There are older homeowners who've lived there for decades who find themselves unable to live there anymore because of how the crime rate has impacted the quality of life in the city. Selling their homes isn't much easier because of the conditions and let's be honest, the situation wasn't helped when Tony Mack laid off a staggering third (100 officers) of the Trenton Police Department back in early 2012 because of budget shortfalls and shrinking revenue - right around the same time he unveiled a $4,000 portrait of himself and former mayors of Trenton in City Hall.
Crime spiked an alarming 12% in the city seven months after Mack announced the layoff of 100 police officers in 2012; and the quality of life and resident safety have both suffered as a result.
For example, back in the fall I rented an apartment to an 89 year-old woman who'd lived in the same home in Trenton since the 40's. She uses a walker to get around and came into her kitchen one afternoon to find some guy who'd broken into the house rifling through her cabinets - fortunately he just took off, but the experience terrified her and she was too scared to live in her own home anymore.
I have more stories like that I've heard from longtime Trenton homeowners that would break your heart; I just don't have the time to write about them all. Besides, it's really the same story.
"The Burg" as it's also commonly known, was until quite recently also home to a number of nice little family-owned Italian restaurants; the types of places that have been there for years. Some were the kinds of places where they didn't even have a menu, the food was so good you just went in and ate what was being served that day.
Most of those are now closed after many long-time locals moved away. And other customers no longer felt safe going there for dinner because of increasing harassment from young local gang members who made getting back to the car after a meal a dangerous trek.
It's not fair to blame Tony Mack for everything that's happened in the city of Trenton; some of those deteriorating conditions were in place or well under way before he took office in the summer of 2010 - a time when cities and communities all over the country were struggling with diminished tax revenue and shrinking support from the Federal government during the Great Recession.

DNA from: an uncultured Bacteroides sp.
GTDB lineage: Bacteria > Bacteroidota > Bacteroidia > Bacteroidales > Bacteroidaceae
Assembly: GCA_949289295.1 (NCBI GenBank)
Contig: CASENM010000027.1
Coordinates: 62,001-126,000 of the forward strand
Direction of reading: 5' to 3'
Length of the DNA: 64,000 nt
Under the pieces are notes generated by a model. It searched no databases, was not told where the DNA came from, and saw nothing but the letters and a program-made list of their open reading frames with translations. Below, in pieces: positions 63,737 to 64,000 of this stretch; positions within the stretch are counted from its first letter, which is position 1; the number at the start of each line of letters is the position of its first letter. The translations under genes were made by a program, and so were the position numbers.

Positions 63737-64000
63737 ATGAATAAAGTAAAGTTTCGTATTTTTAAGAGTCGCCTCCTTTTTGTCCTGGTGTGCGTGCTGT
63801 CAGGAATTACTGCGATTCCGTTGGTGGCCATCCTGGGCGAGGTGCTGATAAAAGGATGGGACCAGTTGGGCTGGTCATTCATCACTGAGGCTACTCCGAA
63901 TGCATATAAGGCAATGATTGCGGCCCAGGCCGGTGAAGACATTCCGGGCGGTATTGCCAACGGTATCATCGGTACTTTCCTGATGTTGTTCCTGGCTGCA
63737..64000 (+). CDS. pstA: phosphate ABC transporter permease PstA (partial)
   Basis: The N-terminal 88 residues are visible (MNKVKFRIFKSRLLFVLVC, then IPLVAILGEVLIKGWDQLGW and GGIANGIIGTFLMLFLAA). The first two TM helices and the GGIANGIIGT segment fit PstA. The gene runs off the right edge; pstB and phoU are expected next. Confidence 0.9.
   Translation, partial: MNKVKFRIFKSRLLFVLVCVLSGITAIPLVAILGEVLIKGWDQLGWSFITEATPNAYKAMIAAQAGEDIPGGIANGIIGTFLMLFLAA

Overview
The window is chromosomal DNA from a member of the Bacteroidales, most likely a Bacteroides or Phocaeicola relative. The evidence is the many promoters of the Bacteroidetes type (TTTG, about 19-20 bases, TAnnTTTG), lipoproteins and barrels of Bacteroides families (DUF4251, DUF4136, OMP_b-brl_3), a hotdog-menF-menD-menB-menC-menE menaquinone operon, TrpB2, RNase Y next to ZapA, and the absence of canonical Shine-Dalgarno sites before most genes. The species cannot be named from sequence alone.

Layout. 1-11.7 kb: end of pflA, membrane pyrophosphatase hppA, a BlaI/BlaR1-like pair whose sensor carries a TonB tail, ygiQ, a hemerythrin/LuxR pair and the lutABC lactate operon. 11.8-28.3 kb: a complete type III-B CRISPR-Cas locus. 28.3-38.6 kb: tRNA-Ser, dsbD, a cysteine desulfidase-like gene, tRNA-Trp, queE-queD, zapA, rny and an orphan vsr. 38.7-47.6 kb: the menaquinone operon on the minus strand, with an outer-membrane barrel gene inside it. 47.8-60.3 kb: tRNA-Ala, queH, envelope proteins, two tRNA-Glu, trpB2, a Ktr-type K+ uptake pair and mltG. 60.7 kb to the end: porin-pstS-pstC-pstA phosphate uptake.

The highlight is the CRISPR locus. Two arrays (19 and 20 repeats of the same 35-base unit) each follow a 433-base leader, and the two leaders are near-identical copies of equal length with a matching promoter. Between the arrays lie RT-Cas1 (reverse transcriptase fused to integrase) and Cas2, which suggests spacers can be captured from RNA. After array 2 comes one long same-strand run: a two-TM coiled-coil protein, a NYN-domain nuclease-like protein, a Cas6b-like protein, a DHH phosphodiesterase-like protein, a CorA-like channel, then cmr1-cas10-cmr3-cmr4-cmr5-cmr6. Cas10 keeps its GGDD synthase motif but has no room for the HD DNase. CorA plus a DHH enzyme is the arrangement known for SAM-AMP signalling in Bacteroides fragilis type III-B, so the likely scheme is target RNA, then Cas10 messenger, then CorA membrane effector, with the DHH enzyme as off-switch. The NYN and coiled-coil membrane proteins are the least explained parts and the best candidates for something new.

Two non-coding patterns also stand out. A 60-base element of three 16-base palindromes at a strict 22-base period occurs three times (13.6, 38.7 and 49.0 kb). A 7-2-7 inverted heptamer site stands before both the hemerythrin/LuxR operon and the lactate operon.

And as an article on Tony Mack's guilty verdict in last Friday's New York Times pointed out:
"Since 2000, mayors of the New Jersey communities of Asbury Park, Camden, Hamilton, Hoboken, Newark, Orange, Passaic, Paterson and Perth Amboy, among others, have been convicted or have pleaded guilty in corruption cases."
So while political corruption is a much broader problem for the state of New Jersey, it's both sad and revealing that the communities comprised of populations that most need real leadership, innovative approaches to complex economic problems and a clear sense of ethics seem to get the Tony Mack's of this world.
But that said the corruption that's been a hallmark of Tony Mack's tenure as mayor has been a clear impediment for Trenton as both state and Federal funding for the city suddenly came attached with strings requiring that Mack's office would have no say in how it was spent to ensure that the funds meant to help the city would not be siphoned away to line the pockets of Mack's cohorts and allies.
Incredibly, Mack was still raising money for a re-election campaign before being found guilty and there are those in the city of Trenton who still see Mack as being the victim of some kind of set up or conspiracy. That speaks volumes about the low expectations many residents in economically disadvantaged areas have for the political leaders who they elect to serve them; as if words and good intent are more important the truth of someone's actual record in office.
The real truth is the city of Trenton just couldn't afford a mayor like Tony Mack anymore, but it was Mack's own decisions, choices, greed and lack of ethical boundaries that led to his own undoing.
Only Mack is not the only one who will pay the price for it. The victims of the spike in crime in Trenton will pay, or have paid. The older resident who can no longer safely live in a home they can't sell; they're paying the price. Or the child who doesn't have a library to go to in order to study or quench a thirst for knowledge - they'll still be paying the price for years, maybe decades to come.
In the end the paltry thousands of dollars Mack's insatiable greed siphoned off from the city will pale in comparison to the price the people paid for his lack of leadership. And if there was a conspiracy in this sad chapter in the history of Trenton, it was a conspiracy of one.